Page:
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The recent collapse  of Saint Academy Secondary School building in Jos, Plateau State, which claimed the lives of 22 persons among whom were innocent pupils and their teachers, has again brought to the fore, the menace of continuous building collapses in Nigeria. Sadly, that same Friday, a three-storey building still under construction in the students’ hostel area of the Nnamdi Azikiwe University at Ifite Awka, Anambra State, also crashed. Yet, following closely on the next morning, a two-storey building collapsed at Phase two, Site Two of the Kubwa area of Abuja, a former Al-Hilal Hotel that recently got reconstructed into residential quarters. Building collapse is becoming a daily phenomenon in Nigeria. If you live in a high-rise building, beware!
According to preliminary reports, the Saint Academy School tragedy is a sad out-come of a former bungalow which got converted into a two-storey building. The tragedy came at the ten-year anniversary of an earlier one in the same city of Jos when in September 2014, Abu Naima Primary and Secondary School, Bukuru, in Jos North LGA, had collapsed killing 30 pupils. As jarring and condemnable, the reccurrence of building collapses become, the regrettable losses have not elicited appropriate actions that would make them avoidable. Rather, after every incident, stakeholders react in routine knee-jerk rescue efforts, count human and material losses, wail and pour outward expressions of sympathy for victims, while some officials harp on the need to maintain guidelines on building standards, or even issue some mere threats that amount to no tangible solutions.
Though the history of building collapses is as old as Nigeria, its propensity has jumped in the last ten years, involving  especially new or on-going projects in Nigeria’s growimg mega cities, as developers in the face of poor building regulations try to reap inordinate profits from property boom. There has been virtually no one held culpable to deter perpetrators of unsafe building practices.On September 12, 2014, a six storey guest house within the Synagogue Church of All Nations at the Ikotun area of Lagos State, collapsed upon 300 victims leading to 116 deaths, among whom were 85 South Africans. The accident occurred despite forewarnings to church founder, Pastor TB Joshua, of observed structural defects. However, despite the Coroner’s Inquest inditing Pastor Joshua in the incident, he was never prosecuted.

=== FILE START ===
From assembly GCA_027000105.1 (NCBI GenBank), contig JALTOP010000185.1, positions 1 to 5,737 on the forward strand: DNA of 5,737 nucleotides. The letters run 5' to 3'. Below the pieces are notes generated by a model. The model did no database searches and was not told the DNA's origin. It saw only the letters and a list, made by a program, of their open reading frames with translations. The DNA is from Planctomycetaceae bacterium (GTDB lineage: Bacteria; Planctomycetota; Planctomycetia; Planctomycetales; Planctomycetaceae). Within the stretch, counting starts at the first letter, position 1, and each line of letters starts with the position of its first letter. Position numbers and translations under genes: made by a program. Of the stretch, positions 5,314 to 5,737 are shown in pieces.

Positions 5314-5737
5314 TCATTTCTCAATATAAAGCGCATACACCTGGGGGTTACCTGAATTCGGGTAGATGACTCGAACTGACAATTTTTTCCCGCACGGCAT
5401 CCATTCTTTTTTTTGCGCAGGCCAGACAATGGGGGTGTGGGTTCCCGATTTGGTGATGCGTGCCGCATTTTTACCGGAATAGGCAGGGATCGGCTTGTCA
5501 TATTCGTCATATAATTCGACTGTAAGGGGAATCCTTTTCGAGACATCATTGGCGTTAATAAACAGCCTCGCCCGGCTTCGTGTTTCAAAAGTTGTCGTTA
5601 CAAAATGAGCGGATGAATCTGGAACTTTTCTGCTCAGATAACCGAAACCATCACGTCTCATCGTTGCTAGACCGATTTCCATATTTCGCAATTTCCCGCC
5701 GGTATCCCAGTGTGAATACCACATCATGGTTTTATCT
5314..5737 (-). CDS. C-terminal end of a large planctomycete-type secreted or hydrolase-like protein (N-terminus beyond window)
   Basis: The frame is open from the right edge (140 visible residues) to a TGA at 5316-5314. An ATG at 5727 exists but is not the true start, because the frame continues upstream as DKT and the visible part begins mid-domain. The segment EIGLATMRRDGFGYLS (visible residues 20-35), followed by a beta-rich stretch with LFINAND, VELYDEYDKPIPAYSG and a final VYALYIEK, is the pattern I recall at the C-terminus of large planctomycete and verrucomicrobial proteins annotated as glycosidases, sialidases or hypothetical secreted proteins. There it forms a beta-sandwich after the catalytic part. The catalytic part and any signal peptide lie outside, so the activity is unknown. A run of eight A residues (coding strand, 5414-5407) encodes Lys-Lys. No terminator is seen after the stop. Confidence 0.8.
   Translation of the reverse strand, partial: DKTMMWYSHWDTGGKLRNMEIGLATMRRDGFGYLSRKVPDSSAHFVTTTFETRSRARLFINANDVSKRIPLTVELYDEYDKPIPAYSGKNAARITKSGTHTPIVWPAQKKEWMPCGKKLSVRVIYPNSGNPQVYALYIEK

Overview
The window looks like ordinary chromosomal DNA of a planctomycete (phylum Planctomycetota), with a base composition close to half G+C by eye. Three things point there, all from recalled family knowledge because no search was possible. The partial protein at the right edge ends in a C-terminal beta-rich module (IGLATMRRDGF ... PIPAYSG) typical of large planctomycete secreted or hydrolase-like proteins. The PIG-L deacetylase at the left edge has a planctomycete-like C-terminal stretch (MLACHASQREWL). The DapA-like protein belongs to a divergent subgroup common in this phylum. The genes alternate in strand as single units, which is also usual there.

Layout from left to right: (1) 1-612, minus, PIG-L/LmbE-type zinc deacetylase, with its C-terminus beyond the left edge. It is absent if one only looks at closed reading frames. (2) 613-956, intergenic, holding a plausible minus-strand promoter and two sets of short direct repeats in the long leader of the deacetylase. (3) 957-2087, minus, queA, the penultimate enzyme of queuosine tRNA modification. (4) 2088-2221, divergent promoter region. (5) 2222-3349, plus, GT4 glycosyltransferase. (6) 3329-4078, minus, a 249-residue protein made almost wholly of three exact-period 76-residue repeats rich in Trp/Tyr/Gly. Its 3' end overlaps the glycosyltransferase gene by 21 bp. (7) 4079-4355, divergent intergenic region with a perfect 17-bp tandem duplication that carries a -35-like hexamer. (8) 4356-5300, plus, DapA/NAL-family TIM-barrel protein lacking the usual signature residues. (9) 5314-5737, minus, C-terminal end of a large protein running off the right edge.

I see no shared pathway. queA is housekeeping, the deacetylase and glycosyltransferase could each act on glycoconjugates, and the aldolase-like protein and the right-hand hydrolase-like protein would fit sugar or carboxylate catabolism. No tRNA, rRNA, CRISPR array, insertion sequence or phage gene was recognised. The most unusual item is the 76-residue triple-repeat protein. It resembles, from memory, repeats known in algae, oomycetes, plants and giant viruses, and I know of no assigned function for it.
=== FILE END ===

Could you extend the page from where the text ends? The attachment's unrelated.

On March 8, 2016 at Lekki, an on-going storey building being erected by the Lekki Worldwide Gardens collapsed killing 34 construction workers. This was despite allegations that Lagos State officials had issued a Stop Work Order on the construction site for contravening building approval terms. The developers were alleged to have recalcitrantly raised the building beyond the approved number of floors to the point of crashing. The crash on November 1, 2021, of another on-going construction of 21-storey Ikoyi Towers, which killed 44 persons, including the owner, Mr Femi Osibona, his personal assistant, Oyinye Enekwe and a US-based Nigerian business mogul and Managing Director of Foursquare Heights Ltd, Mr Wale Bob-Oseni, was also a consequence of adding more floors above the approved design levels. Disappointingly, these incidents and that at Banana Island, Lagos, of April 2023, ocurred despite projects being handled by supposed experts.
In recent times, Anambra State has been in the news more for building collapses than for anything else, though with lesser fatalities, but the crash on June 12, 2024, of an on-going five-storey Centenary Building in Onitsha, a building being erected by the Old Boys’ Association of Dennis Memorial Grammar School (DMGS) for its centenary anniversary, is worrisome given the calibre of professionals involved in the project. However, the collapse of Ochanja Market stalls in Onitsha, being constructed by Anambra State Government was the most disappointing of all, being handled by a regulator that should set the pace. Within weeks, another on-going construction of a two-storey market stalls collapsed on about 200 traders just last week, killing four at Eke Oyibo Market of Amawbia in the Awka metropolis, in close proximity of city planning officials.